4. Pijls NH, van Son JA, Kirkeeide RL, De Bruyne B, Gould KL. Experimental basis of determining maximum coronary, myocardial, and collateral blood flow by pressure measurements for assessing functional stenosis severity before and after percutaneous transluminal coronary angioplasty. Circulation 1993;87:1354-67.DOIPubMed
5. Pijls NH, De Bruyne B, Peels K, Van Der Voort PH, Bonnier HJ, et al. Measurement of fractional flow reserve to assess the functional severity of coronary-artery stenoses. N Engl J Med 1996;334:1703-08.DOIPubMed
6. Pijls NH, van Schaardenburgh P, Manoharan G, Boersma E, Bech JW, et al. Percutaneous coronary intervention of functionally nonsignificant stenosis: 5-year follow- up of the DEFER Study. J Am Coll Cardiol 2007;49:2105-11.DOIPubMed
7. Tonino PA, De Bruyne B, Pijls NH, Siebert V, Ikeno F, et al. Fractional flow reserve vs. angiography for guiding percutaneous coronary intervention. N Engl J Med 2009;360:213-24.DOIPubMed
8. Pijls NH, Fearon WF, Tonino PAO, Siebert U, Ikeno F, et al. Fractional flow reserve vs. angiography for guiding percutaneous coronary intervention in patients with multivessel coronary artery disease. J Am Coll Cardiol 2010;56:177-184.DOIPubMed
9. De Bruyne B, Pijls NH, Kalesan B, Barbato E, Tonino PA, et al; FAME 2 Trial Investigators. Fractional flow reserve-guided PCI versus medical therapy in stable coronary disease. N Engl J Med 2012;367:991-1001.DOIPubMed
10. De Bruyne B, Fearon WF, Pijls NH, Barbato E, Tonino P, et al; FAME 2 Trial Investigators. Fractional flow reserve-guided PCI for stable coronary artery disease. N Engl J Med 2014;371:1208-17.DOIPubMed
11. Johnson NP, Tóth GG, Lai D, Zhu H, Açar G, et al. Prognostic value of fractional flow reserve: linking physiologic severity to clinical outcomes. J Am Coll Cardiol 2014;64:1641-54.DOIPubMed
12. Mangiacapra F, Barbato E. From SYNTAX to FAME, a paradigm shift in revascularization strategies: the key role of fractional flow reserve in guiding myocardial revascularization. J Cardiovasc Med 2011;12:538-542.DOIPubMed
13. Nam CW, Mangiacapra F, Entjes R, Chung IS, Sels JW, et al; FAME Study Investigators. Functional SYNTAX score for risk assessment in multivessel coronary artery disease. J Am Coll Cardiol 2011;58:1211-8.DOIPubMed
14. Harskamp RE, Alexander JH, Ferguson TB, Hager R, Mack MJ, et al. Frequency and predictors of internal mammary artery graft failure and subsequent clinical outcomes: insights from the Project of Ex-vivo Vein Graft Engineering via Transfection (PREVENT) IV trial. Circulation 2016;133:131-8.DOIPubMedPMC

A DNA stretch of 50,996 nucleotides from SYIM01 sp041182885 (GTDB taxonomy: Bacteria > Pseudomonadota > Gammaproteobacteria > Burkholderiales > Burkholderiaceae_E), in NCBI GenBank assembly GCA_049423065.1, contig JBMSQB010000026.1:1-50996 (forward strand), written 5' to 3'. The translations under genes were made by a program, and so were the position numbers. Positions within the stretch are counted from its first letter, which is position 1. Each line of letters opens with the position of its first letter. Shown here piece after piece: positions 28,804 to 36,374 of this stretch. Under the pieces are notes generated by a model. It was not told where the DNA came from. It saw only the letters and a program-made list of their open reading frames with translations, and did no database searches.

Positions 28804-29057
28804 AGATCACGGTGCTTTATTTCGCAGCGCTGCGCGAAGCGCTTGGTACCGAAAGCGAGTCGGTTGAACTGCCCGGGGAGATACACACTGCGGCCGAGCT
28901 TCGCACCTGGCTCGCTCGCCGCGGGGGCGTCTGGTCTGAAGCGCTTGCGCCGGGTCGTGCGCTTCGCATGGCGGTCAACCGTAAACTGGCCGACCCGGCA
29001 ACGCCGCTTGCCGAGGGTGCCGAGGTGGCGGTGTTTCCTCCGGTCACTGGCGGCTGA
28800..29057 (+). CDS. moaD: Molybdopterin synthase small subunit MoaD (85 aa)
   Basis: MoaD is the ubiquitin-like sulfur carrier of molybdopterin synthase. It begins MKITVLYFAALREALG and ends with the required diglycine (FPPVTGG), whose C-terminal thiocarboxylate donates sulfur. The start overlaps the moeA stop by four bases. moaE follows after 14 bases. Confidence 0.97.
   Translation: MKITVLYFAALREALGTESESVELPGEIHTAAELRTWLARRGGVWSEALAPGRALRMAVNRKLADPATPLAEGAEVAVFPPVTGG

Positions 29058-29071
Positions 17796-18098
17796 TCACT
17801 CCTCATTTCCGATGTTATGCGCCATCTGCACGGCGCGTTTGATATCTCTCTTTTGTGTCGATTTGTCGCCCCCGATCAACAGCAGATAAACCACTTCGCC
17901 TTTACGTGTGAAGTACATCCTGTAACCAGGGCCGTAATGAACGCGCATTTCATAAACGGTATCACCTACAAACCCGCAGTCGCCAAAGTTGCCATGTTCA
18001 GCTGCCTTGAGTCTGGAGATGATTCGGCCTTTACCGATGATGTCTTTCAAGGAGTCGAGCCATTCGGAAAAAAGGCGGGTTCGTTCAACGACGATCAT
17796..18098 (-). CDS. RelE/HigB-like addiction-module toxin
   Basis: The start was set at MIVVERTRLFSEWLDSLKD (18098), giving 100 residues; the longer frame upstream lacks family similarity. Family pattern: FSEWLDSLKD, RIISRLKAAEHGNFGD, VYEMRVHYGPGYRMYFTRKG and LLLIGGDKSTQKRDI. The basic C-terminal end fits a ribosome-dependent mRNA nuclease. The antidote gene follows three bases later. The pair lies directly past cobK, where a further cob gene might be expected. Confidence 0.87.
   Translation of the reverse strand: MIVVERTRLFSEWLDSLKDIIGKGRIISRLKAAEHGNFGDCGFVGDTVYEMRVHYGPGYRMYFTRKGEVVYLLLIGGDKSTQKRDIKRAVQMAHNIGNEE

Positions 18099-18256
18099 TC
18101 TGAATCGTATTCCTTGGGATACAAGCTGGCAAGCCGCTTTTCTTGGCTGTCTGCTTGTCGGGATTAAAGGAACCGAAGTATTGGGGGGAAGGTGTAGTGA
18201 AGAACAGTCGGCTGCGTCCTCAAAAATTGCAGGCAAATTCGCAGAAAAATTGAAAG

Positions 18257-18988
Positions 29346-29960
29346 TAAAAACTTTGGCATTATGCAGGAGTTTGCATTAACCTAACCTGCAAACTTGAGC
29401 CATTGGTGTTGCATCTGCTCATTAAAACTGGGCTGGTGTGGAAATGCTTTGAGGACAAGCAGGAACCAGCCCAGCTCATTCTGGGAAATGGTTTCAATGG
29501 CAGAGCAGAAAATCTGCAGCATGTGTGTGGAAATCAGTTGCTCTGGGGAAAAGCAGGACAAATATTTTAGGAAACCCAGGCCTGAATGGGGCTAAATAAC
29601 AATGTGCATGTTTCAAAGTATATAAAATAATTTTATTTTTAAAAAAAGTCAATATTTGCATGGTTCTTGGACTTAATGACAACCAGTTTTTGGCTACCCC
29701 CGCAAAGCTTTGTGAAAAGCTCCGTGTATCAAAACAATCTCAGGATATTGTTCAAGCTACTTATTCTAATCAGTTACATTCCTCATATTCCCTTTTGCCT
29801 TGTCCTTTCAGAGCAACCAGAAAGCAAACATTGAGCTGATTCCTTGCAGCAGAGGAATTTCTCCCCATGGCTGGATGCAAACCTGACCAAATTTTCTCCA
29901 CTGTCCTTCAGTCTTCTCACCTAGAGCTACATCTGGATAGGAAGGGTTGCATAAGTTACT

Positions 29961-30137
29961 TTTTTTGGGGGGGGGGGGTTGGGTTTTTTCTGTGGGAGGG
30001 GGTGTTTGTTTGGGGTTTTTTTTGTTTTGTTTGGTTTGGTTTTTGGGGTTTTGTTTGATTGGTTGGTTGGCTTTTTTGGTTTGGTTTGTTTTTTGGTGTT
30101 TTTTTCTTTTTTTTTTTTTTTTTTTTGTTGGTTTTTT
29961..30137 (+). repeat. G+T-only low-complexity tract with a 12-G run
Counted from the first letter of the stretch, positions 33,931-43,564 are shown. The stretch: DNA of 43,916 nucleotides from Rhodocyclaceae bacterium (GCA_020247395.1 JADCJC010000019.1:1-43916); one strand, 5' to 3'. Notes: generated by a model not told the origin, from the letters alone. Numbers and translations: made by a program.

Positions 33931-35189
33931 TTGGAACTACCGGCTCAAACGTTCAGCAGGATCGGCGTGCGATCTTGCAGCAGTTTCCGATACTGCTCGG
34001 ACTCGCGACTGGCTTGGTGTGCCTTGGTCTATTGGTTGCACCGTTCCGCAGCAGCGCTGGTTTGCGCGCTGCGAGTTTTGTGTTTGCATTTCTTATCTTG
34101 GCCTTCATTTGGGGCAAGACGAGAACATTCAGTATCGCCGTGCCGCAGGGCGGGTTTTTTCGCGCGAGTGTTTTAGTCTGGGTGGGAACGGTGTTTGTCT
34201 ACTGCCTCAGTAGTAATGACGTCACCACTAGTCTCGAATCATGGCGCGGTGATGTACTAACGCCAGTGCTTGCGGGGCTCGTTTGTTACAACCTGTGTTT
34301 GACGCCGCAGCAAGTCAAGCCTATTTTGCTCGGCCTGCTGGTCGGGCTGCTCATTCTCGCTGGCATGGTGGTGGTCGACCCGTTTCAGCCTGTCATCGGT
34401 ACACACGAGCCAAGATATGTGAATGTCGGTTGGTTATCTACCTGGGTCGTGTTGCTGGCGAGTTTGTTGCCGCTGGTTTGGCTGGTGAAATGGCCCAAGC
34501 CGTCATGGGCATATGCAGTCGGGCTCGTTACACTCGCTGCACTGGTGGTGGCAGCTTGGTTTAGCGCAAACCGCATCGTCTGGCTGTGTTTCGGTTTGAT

15. Toth GG, Johnson NP, Jeremias A, Pellicano M, Vranckx P, et al. Standardization of Fractional Flow Reserve Measurements. J Am Coll Cardiol 2016;68:742-53.DOIPubMed
16. Kern MJ. My approach to the patient diagnosed with significant left main disease: Use of FFR, IVUS, and OCT. Trends Cardiovasc Med 2016;26:660-1.DOIPubMed
17. Johnson NP, Gould KL, Di Carli MF, Taqueti VR. Invasive FFR and Noninvasive CFR in the Evaluation of Ischemia: What Is the Future? J Am Coll Cardiol 2016;67:2772-88.DOIPubMed
18. Engstrom T, Kelbaek H, Helqvist S, Høfsten DE, Kløvgaard L, et al. Complete revascularisation versus treatment of the culprit lesion only in patients with ST-segment elevation myocardial infarction and multivessel disease (DANAMI-3- PRIMULTI): an open-label, randomised controlled trial. Lancet 2015;386:665-71.DOIPubMed
19. Toth GG, De Bruyne B, Rusinaru D, Di Gioia G, Bartunek J, et al. Impact of Right Atrial Pressure on Fractional Flow Reserve Measurements: Comparison of Fractional Flow Reserve and Myocardial Fractional Flow Reserve in 1,600 Coronary Stenoses. JACC Cardiovasc Interv 2016;9:453-9.DOIPubMed
20. van de Hoef TP, Nolte F, EchavarrIa-Pinto M, van Lavieren MA, Damman P, et al. Impact of hyperaemic microvascular resistance on fractional flow reserve measurements in patients with stable coronary artery disease: insights from combined stenosis and microvascular resistance assessment. Heart 2014;100:951-9.DOIPubMed
21. Meuwissen M, Chamuleau SA, Siebes M, Schotborgh CE, Koch KT, et al. Role of variability in microvascular resistance on fractional flow reserve and coronary blood flow velocity reserve in intermediate coronary lesions. Circulation 2001;103:184-7.DOIPubMed
22. Di Gioia G, Pellicano M, Toth GG, Casselman F, Adjedj J, et al. Fractional Flow Reserve-Guided Revascularization in Patients With Aortic Stenosis. Am J Cardiol 2016;117:1511-5.DOIPubMed
23. Pellicano M, De Bruyne B, Toth GG, Casselman F, Wijns W, et al. Fractional flow reserve to guide and to assess coronary artery bypass grafting. Eur Heart J 2016;38:1959-68.DOIPubMed
24. Aggarwal V, Stanislawski MA, Maddox TM, Nallamothu BK, Grunwald G, et al. Safety and effectiveness of drug-eluting versus bare-metal stents in saphenous vein bypass graft percutaneous coronary interventions: insights from the Veterans Affairs CART program. J Am Coll Cardiol 2014;64:1825-36.DOIPubMed
25. Neumann FJ, Sousa-Uva M, Ahlsson A, Alfonso F, Banning AP, et al; ESC Scientific Document Group. 2018 ESC/EACTS Guidelines on myocardial revascularization. Eur Heart J 2019;40:87-165.DOIPubMed
26. Dimitrova KR, Hoffman DM, Geller CM, Dincheva G, Ko W, et al. Arterial grafts protect the native coronary vessels from atherosclerotic disease progression. Ann Thorac Surg 2012;94:475-81.DOIPubMed